Frist Center for the Visual Arts (Nashville, USA): The Sea and the Alps: Turner's Quest for the Sublime
279. [N05478] Steamer and Lightship c. 1825–30
THE TATE GALLERY, LONDON (5478)
Canvas, 36 × 47 7/8 (91·5 × 121·5)
Coll. Turner Bequest 1856 (115, one of 36 each 4'0" × 3'0"; identified 1946 by chalk number on back); transferred to the Tate Gallery 1947.
Lit. Davies 1946, pp. 158, 188 n. 14.
Written on the back of the canvas in chalk, in Turner's roughest hand, are six or seven lines of verse plus, the other way up, three more, the first written on the wooden stretcher. It must be presumed that Turner turned to this picture, face against the wall, as the first surface ready to hand to draft verses just as he normally did in his notebooks. The verses presumably do not relate to this picture, which Turner may well have regarded as abandoned before using it in this fashion; for a near parallel one may cite the use of the back of Jacob's Ladder as a palette (see No. 435 [N05507]). Even using infra-red photography it has only been possible to pick out isolated phrases and words. From the larger inscription one can possibly make out:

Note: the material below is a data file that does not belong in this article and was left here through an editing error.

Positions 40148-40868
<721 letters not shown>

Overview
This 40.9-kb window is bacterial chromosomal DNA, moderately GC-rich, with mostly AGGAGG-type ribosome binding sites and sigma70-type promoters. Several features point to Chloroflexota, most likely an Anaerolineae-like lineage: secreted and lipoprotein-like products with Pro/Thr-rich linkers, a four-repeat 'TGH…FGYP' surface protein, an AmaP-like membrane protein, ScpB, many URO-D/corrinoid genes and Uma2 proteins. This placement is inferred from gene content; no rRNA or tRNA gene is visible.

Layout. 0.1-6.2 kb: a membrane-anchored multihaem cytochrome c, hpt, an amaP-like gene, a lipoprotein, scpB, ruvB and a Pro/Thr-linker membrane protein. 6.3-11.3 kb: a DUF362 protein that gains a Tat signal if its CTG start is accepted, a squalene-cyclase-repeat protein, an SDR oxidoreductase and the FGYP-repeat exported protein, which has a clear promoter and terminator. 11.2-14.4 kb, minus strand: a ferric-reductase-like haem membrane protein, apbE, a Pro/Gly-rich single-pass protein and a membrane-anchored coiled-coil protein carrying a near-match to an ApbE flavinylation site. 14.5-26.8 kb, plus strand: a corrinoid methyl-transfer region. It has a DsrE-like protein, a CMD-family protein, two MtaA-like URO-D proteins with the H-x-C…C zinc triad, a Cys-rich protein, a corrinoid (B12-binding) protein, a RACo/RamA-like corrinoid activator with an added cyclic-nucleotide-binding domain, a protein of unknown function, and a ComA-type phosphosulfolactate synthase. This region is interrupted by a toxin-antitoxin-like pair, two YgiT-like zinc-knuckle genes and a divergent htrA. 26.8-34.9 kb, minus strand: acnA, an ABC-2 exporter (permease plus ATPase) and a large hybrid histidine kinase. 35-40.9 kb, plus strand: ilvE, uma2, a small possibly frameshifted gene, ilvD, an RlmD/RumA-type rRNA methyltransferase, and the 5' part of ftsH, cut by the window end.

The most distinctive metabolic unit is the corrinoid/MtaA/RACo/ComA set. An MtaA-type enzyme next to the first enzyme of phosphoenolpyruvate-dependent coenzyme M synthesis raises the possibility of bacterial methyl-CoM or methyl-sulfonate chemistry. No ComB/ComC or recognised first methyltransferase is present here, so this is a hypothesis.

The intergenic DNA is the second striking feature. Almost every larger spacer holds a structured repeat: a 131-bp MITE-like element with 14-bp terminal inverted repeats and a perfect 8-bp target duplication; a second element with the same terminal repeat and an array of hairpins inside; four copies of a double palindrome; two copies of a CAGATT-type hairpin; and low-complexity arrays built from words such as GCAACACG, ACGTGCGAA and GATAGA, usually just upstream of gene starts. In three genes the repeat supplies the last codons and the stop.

That Light which [5 words] to Glory
Now blushes Red at his disgrace
Now witness his disgrace and [3 or more words]
She might have spared with the corded oak [2 words]
Thou art [1 word] tho thy [2 words] yet [1 word] the Earth
[1 word] when you [1 word, then space, then 4 words] brightens the Eve
The shorter inscription is virtually illegible. (The compiler is indebted to Dr John Gage for assistance in identifying the hand and many of the words of these verses.)
The inventory number ‘115’ can also be seen in the reproduction of the back of the canvas.
Martin Butlin and Evelyn Joll, The Paintings of J.M.W. Turner, revised ed., New Haven and London 1984